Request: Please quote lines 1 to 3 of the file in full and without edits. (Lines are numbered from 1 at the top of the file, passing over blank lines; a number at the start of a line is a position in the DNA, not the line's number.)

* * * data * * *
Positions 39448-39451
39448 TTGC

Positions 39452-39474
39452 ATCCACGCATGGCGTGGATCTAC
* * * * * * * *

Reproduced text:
Positions 39448-39451
39448 TTGC

Positions 39452-39474